Most commentators on Plato's Euthyphro have assumed that two crucial inferences of Socrates' argument against Euthyphro's Third Definition rely on a powerful principle of unrestricted substitution, according to which the relata of a true definition are mutually replaceable in explanatory contexts. I show that since Socrates is committed to Asymmetry (that explanatory relations are asymmetric) and to an Explanation Constraint on true definitions (that a true definition of F as G entails that x being F is explained by x being G), any such substitution principle would be inconsistent. Thus, we cannot charitably attribute an unrestricted substitution principle to Socrates. I then argue for a consistent non-substitutional interpretation of the argument (defended also by Richard Sharvy) which, in the presence of the other two principles, provides new insight into the dialogue.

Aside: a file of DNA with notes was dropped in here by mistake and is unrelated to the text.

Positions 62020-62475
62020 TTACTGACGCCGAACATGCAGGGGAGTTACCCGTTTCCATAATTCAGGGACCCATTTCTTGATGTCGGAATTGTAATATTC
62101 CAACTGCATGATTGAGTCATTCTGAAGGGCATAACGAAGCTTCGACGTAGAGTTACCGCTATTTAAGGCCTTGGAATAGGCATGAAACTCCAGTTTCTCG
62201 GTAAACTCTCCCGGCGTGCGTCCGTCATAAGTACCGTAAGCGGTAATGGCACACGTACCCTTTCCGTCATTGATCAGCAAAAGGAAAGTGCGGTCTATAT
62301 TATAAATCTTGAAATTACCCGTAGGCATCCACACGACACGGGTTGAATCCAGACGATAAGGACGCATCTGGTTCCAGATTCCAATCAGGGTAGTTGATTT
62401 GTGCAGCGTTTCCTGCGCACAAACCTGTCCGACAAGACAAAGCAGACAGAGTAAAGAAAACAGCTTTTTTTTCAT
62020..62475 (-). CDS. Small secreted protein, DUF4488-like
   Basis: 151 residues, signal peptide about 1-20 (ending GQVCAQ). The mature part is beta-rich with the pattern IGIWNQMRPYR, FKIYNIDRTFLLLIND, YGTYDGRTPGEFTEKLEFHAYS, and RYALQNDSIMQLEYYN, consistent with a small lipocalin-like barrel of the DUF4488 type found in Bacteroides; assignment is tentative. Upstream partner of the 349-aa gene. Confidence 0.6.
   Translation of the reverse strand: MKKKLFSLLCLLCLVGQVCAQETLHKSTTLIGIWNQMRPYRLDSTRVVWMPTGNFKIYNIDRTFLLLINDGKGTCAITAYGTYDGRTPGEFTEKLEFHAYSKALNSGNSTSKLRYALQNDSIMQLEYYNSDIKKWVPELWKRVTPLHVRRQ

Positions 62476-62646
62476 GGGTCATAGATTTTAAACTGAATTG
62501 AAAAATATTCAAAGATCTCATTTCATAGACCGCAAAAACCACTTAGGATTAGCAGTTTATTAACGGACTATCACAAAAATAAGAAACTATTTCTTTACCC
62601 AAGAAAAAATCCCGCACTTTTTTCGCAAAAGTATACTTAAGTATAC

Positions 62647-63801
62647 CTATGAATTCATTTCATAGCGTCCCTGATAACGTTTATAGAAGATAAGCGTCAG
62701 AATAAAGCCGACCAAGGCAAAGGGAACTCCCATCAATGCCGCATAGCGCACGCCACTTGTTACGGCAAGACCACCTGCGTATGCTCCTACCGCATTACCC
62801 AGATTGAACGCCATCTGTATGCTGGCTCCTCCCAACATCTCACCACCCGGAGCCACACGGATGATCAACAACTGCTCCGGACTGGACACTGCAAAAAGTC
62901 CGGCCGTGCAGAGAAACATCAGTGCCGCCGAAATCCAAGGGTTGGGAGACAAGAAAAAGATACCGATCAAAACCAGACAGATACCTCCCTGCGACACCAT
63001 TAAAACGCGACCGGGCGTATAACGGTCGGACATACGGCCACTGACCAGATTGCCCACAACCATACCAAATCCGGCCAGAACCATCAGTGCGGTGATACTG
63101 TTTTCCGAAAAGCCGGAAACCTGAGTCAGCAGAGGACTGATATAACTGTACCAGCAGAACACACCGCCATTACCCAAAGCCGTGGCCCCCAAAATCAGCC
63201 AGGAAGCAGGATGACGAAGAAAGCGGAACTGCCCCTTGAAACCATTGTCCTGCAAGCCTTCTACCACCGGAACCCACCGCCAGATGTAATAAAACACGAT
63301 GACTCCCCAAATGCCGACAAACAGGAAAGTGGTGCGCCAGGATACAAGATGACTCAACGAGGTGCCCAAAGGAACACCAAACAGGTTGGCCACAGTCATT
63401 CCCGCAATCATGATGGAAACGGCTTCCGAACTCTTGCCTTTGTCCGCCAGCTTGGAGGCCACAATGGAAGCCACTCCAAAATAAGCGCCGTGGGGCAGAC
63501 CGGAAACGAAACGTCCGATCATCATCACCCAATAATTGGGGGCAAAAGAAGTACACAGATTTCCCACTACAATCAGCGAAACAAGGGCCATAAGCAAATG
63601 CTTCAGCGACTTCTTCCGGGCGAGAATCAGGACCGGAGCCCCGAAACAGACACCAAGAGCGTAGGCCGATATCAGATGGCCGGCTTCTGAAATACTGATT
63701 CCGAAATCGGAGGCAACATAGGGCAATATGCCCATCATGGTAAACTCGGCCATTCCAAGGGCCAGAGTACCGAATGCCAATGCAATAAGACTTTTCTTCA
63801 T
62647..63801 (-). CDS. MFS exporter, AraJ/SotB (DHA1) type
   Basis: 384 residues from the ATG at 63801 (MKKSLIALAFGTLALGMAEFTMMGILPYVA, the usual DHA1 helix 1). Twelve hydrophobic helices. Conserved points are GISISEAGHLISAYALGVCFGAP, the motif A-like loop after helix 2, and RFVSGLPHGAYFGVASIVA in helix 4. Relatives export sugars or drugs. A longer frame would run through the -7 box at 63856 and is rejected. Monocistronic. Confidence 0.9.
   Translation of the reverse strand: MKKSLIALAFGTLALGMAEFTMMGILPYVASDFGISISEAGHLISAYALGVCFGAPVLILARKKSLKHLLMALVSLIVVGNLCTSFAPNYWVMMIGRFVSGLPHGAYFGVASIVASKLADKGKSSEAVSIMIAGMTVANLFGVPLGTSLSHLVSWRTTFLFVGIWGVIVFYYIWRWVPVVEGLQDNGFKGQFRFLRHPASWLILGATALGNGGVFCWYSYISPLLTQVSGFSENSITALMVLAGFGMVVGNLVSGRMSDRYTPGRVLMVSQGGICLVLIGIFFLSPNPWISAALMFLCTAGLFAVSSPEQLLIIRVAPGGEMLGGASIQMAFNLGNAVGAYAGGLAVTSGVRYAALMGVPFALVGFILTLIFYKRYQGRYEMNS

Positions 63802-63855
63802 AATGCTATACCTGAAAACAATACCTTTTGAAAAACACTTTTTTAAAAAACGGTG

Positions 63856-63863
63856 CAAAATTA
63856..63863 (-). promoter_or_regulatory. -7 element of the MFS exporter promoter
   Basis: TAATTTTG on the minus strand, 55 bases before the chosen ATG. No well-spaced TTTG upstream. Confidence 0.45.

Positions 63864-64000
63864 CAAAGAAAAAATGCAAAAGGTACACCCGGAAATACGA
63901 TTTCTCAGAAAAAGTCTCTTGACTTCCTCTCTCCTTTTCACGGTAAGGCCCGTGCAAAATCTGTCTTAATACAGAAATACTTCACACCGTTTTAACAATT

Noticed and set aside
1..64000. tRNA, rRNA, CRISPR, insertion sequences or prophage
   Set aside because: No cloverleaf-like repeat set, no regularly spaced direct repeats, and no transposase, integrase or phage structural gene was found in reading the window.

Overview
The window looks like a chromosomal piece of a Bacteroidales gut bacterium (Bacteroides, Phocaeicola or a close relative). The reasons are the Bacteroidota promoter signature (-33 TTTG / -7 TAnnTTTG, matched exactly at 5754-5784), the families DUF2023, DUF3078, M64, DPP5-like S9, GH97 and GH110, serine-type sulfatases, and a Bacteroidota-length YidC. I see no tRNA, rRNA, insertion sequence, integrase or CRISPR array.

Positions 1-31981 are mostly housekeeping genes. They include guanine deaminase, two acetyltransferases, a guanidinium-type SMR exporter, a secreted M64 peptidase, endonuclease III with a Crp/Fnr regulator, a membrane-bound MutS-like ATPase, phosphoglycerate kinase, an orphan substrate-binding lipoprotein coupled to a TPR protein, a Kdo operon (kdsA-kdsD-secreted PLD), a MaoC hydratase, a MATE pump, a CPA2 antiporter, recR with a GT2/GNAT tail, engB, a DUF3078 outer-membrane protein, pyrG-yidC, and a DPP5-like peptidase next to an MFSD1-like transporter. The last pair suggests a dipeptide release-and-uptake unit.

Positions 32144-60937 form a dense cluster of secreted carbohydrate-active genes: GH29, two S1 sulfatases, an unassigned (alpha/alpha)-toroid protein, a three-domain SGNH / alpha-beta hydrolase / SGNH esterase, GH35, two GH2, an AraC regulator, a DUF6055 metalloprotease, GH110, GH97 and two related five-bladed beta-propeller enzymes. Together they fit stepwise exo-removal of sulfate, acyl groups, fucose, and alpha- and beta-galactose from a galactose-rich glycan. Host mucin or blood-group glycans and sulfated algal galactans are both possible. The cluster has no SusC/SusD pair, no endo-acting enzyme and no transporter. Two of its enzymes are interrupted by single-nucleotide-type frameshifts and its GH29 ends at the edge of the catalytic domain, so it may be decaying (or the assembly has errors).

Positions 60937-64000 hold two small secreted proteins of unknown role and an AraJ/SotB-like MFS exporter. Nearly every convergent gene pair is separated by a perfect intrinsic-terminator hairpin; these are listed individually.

SO MANY FUZZY THINGS
I develop a version of fuzzy plenitude, according to which the world contains not only an abundance of coincident “precise” objects, but also of “fuzzy” objects. I argue that this view is consistent -- and, in particular, doesn’t require vague identity -- and show how the resulting picture provides a more attractive picture of the material world than material plenitude alone.